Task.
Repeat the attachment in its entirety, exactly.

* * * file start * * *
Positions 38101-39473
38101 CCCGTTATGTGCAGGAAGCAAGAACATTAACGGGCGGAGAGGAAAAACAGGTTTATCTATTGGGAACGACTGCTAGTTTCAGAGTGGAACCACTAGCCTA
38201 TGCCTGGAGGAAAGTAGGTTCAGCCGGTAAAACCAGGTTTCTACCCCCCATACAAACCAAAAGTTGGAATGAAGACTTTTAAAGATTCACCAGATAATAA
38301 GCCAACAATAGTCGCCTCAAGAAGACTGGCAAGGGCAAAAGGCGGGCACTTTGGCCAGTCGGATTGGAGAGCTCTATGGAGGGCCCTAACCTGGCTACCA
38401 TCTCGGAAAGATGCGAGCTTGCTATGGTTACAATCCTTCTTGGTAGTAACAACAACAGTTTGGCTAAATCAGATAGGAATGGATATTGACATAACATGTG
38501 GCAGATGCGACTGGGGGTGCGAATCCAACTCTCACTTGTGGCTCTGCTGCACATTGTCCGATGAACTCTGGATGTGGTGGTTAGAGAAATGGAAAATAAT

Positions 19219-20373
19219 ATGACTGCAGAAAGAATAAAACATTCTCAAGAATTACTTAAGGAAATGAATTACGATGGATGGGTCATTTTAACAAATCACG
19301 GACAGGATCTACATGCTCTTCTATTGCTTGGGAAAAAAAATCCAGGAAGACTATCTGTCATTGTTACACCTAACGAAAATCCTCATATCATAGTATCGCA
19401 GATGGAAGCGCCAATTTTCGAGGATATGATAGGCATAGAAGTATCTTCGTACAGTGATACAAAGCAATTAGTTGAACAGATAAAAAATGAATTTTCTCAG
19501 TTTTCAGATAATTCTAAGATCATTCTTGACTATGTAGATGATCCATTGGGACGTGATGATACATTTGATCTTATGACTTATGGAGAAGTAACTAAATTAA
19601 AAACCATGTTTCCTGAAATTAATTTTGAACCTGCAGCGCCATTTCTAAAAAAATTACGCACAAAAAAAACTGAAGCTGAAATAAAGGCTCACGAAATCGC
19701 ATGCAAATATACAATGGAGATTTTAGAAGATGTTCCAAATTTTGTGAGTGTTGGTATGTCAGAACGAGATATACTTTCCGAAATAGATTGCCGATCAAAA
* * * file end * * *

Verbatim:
Positions 38101-39473
38101 CCCGTTATGTGCAGGAAGCAAGAACATTAACGGGCGGAGAGGAAAAACAGGTTTATCTATTGGGAACGACTGCTAGTTTCAGAGTGGAACCACTAGCCTA
38201 TGCCTGGAGGAAAGTAGGTTCAGCCGGTAAAACCAGGTTTCTACCCCCCATACAAACCAAAAGTTGGAATGAAGACTTTTAAAGATTCACCAGATAATAA
38301 GCCAACAATAGTCGCCTCAAGAAGACTGGCAAGGGCAAAAGGCGGGCACTTTGGCCAGTCGGATTGGAGAGCTCTATGGAGGGCCCTAACCTGGCTACCA
38401 TCTCGGAAAGATGCGAGCTTGCTATGGTTACAATCCTTCTTGGTAGTAACAACAACAGTTTGGCTAAATCAGATAGGAATGGATATTGACATAACATGTG
38501 GCAGATGCGACTGGGGGTGCGAATCCAACTCTCACTTGTGGCTCTGCTGCACATTGTCCGATGAACTCTGGATGTGGTGGTTAGAGAAATGGAAAATAAT

Positions 19219-20373
19219 ATGACTGCAGAAAGAATAAAACATTCTCAAGAATTACTTAAGGAAATGAATTACGATGGATGGGTCATTTTAACAAATCACG
19301 GACAGGATCTACATGCTCTTCTATTGCTTGGGAAAAAAAATCCAGGAAGACTATCTGTCATTGTTACACCTAACGAAAATCCTCATATCATAGTATCGCA
19401 GATGGAAGCGCCAATTTTCGAGGATATGATAGGCATAGAAGTATCTTCGTACAGTGATACAAAGCAATTAGTTGAACAGATAAAAAATGAATTTTCTCAG
19501 TTTTCAGATAATTCTAAGATCATTCTTGACTATGTAGATGATCCATTGGGACGTGATGATACATTTGATCTTATGACTTATGGAGAAGTAACTAAATTAA
19601 AAACCATGTTTCCTGAAATTAATTTTGAACCTGCAGCGCCATTTCTAAAAAAATTACGCACAAAAAAAACTGAAGCTGAAATAAAGGCTCACGAAATCGC
19701 ATGCAAATATACAATGGAGATTTTAGAAGATGTTCCAAATTTTGTGAGTGTTGGTATGTCAGAACGAGATATACTTTCCGAAATAGATTGCCGATCAAAA